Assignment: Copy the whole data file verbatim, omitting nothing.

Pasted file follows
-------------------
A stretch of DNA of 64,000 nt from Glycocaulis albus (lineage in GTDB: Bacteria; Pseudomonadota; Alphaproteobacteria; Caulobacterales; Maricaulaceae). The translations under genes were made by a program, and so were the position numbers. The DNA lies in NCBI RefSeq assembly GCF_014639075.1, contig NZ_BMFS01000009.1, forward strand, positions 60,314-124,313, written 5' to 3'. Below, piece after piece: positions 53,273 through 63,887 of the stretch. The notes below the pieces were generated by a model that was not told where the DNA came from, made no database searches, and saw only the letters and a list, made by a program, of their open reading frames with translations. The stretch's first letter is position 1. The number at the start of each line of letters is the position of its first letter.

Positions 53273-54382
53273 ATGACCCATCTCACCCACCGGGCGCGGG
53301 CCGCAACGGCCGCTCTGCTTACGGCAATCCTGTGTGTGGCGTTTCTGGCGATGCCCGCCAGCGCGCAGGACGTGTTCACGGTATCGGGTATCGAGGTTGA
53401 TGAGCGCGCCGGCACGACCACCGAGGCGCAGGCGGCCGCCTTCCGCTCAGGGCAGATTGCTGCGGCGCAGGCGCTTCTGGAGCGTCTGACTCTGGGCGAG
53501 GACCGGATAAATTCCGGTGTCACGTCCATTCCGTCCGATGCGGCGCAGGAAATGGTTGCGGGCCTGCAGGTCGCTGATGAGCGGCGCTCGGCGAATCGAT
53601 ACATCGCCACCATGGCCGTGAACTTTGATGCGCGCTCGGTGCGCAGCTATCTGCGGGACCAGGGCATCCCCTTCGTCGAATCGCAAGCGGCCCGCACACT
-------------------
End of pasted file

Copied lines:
A stretch of DNA of 64,000 nt from Glycocaulis albus (lineage in GTDB: Bacteria; Pseudomonadota; Alphaproteobacteria; Caulobacterales; Maricaulaceae). The translations under genes were made by a program, and so were the position numbers. The DNA lies in NCBI RefSeq assembly GCF_014639075.1, contig NZ_BMFS01000009.1, forward strand, positions 60,314-124,313, written 5' to 3'. Below, piece after piece: positions 53,273 through 63,887 of the stretch. The notes below the pieces were generated by a model that was not told where the DNA came from, made no database searches, and saw only the letters and a list, made by a program, of their open reading frames with translations. The stretch's first letter is position 1. The number at the start of each line of letters is the position of its first letter.

Positions 53273-54382
53273 ATGACCCATCTCACCCACCGGGCGCGGG
53301 CCGCAACGGCCGCTCTGCTTACGGCAATCCTGTGTGTGGCGTTTCTGGCGATGCCCGCCAGCGCGCAGGACGTGTTCACGGTATCGGGTATCGAGGTTGA
53401 TGAGCGCGCCGGCACGACCACCGAGGCGCAGGCGGCCGCCTTCCGCTCAGGGCAGATTGCTGCGGCGCAGGCGCTTCTGGAGCGTCTGACTCTGGGCGAG
53501 GACCGGATAAATTCCGGTGTCACGTCCATTCCGTCCGATGCGGCGCAGGAAATGGTTGCGGGCCTGCAGGTCGCTGATGAGCGGCGCTCGGCGAATCGAT
53601 ACATCGCCACCATGGCCGTGAACTTTGATGCGCGCTCGGTGCGCAGCTATCTGCGGGACCAGGGCATCCCCTTCGTCGAATCGCAAGCGGCCCGCACACT